I often find myself providing trigger point therapy for clients, and whilst I explain what I’m going to do before carrying it out, given the often amazing results it can have at alleviating pain I thought it worthy of more explanation. It’s at the same time completely complex and totally simple.
In very simple terms, tightness in a muscle can cause chronic pain in other parts of the body and masquerade as more serious conditions. Alleviating the tightness can help relieve chronic pain and allow the muscle to return to normal and ta-dah! you feel wonderful again.
I make no apologies for super simplifying it, as the client on the lovely, snuggly massage table, I just want you to know that this technique exists and with good conversation about what replicates your pain there may way to alleviate it. Here’s some more detailed information…
What is a ‘Trigger Point’?
A trigger point is a painful lump or nodule felt within a tight band of muscle, you might also know these as ‘knots’. When pressure is applied it causes symptoms of pain which radiate out and are felt somewhere else in the body. Usually the pain felt is chronic and can’t be explained by routine medical examinations. It’s estimated that in 75 – 95% cases of muscular pain, trigger points are a primary cause.
Trigger points make the muscle they are in shorter and fatter, reducing the efficiency of the muscle which then creates imbalances, compensations and adaptations in other muscles. The points can be active and painful, or may be inactive, not causing you any pain at all.
These points arise in muscles for many reasons such as accidents, chronic stress, sports injury, bad postural habits or disease. Some things you might not think would cause trigger points: chewing gum, emotional tension, playing musical instruments, cold drafts, poor glasses, computer mouse and keyboard use, dog walking, long periods of driving, sitting on your wallet or phone, sitting cross legged.
It’s useful for me if before you come for a massage you have a think about lifestyle factors, such as anything repetitive that your do which might be creating your trigger points. I’ll try and get to the bottom of it during your initial consultation and provide you with aftercare exercises or tips for you to practice between massages.
How Does Trigger Point Therapy Work?
Trigger point therapy is a range of techniques which aims to deactivate the painful area of the muscle so that the pain is not felt elsewhere in the body, thus creating balance. First of all it’s essential to identify the correct trigger point, then identify how or why it’s there, use massage techniques to deactivate it, then use aftercare strategies to prevent it returning.
More specifically, as a massage therapist, when I press on a trigger point it has several effects:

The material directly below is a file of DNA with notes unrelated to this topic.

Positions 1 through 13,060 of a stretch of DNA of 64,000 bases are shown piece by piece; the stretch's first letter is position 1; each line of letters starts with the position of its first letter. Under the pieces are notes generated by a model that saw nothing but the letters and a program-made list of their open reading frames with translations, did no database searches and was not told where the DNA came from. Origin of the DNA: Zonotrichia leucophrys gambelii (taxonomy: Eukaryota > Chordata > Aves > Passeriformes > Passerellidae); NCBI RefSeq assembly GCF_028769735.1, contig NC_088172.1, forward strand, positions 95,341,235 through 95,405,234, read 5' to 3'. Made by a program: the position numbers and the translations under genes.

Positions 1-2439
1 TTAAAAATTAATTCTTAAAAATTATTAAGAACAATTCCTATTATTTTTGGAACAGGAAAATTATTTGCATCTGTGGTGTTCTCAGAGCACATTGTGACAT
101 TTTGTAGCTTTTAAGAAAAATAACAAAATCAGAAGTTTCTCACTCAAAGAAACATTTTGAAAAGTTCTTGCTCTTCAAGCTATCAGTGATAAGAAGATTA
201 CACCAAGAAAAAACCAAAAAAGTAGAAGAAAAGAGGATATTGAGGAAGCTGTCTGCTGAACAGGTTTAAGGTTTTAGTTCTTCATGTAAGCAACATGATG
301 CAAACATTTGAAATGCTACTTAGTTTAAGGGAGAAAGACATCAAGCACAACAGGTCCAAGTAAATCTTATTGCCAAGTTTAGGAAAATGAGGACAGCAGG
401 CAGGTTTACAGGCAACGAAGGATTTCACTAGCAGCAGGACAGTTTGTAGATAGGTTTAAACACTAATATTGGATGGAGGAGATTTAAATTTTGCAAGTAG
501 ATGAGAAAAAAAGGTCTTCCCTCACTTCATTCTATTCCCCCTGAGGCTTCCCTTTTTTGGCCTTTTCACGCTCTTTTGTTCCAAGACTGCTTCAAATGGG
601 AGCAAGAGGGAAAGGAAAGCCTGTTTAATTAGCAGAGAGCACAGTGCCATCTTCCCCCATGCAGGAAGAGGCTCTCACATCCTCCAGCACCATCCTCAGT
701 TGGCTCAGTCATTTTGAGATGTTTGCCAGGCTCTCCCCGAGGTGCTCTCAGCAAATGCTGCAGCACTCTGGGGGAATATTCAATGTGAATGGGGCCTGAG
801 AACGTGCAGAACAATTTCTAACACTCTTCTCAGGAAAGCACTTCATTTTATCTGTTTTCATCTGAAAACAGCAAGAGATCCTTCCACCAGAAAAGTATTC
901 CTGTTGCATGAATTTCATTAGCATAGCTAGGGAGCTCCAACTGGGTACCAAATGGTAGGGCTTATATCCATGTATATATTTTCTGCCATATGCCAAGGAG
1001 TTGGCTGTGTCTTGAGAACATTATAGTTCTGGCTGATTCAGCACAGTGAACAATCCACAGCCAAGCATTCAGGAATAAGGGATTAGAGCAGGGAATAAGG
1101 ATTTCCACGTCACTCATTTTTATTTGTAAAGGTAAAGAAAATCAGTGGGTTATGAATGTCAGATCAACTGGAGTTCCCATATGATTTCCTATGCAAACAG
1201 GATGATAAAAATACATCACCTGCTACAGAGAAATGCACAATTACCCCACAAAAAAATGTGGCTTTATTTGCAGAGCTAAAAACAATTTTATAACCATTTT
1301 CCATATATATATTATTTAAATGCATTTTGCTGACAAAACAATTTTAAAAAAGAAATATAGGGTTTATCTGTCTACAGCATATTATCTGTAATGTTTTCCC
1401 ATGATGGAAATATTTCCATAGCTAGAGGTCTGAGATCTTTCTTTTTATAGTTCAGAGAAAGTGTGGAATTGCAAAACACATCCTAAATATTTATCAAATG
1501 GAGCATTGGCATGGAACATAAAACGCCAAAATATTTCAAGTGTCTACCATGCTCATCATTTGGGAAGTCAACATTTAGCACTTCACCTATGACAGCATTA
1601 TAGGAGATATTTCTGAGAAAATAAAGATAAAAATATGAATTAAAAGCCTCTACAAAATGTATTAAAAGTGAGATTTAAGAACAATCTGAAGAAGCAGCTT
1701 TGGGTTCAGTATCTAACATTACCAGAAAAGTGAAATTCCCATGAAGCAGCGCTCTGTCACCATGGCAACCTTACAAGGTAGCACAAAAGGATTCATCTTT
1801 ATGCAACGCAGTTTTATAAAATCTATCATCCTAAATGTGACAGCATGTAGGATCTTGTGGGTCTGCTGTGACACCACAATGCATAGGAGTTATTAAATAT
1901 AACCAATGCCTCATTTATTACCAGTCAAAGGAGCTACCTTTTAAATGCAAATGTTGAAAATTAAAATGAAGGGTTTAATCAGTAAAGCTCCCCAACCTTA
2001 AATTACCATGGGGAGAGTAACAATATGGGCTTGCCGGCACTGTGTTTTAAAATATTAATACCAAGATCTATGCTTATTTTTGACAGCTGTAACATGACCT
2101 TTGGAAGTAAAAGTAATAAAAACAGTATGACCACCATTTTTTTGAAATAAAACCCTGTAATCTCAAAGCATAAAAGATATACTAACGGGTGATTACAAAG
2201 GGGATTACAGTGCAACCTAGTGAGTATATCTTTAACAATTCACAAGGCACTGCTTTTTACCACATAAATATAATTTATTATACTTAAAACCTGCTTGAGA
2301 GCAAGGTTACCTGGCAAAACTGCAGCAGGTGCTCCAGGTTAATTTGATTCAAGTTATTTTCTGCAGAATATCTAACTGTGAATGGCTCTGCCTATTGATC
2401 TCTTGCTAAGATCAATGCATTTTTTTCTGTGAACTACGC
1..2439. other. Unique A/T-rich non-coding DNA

- Numbs and reduces pain in the treated area
- Interrupts pain pathways in the body
- Breaks the pattern of spasm and pain in the muscle
- Stimulates blood supply to the area which clears away debris and toxins
- Releases endorphins (pain killing happy hormones)
- Allows the body to relax
What I’m looking for when I treat a trigger point is for it to replicate the symptoms of pain that you feel e.g. when I press around your shoulder blade, you feel pain up into the base of your skull which might be why you’ve come to see me in the first place. Another example is lower back pain which can be alleviated by addressing trigger points in the gluteus muscles in the buttocks.
My approach is to take a detailed history of your pain, find out lifestyle factors that may be affecting it then get you on the table. Initially I massage to explore the area and see what’s going on, then in conversation with you (and sometimes consulting the book!) will find areas of tension and use a combination of techniques to see if it will release.
What Do Trigger Points Feel Like?
Trigger points can feel any number of ways under my hands and the way I describe them is not very technical! A ‘block’ in the muscle, a little lumpy bit, thick banding where it should be smooth, extra bulk on one side compared to the other, rice krispies, thick gristle, slight warmth, the muscle and fascia ‘not letting me in’. You’ve probably had a massage and felt the crunchy, grindy feelings around your neck and shoulders and felt the sensation radiate out, these are trigger points.
When a trigger point releases you might feel a ‘clunk’ as the tight muscle releases, this usually happens in the long muscles of the quadriceps and hamstrings. In the back and shoulders it might be more subtle for you, but what I see is a ripple of movement or pulsation across the skin.
Hopefully I’ve made trigger point therapy a bit clearer for you. In my next blog I will cover aftercare and self help for dealing with trigger points, both of which can have great effect in reducing chronic pain.
It’s important to note that massage therapy works in conjunction with conventional medicine and if you are experiencing acute symptoms of pain it’s essential that you consult with your GP prior to coming for a massage.
Reference: The Concise Book of Trigger Points: A Professional and Self Help Manual by Simeon Niel-Asher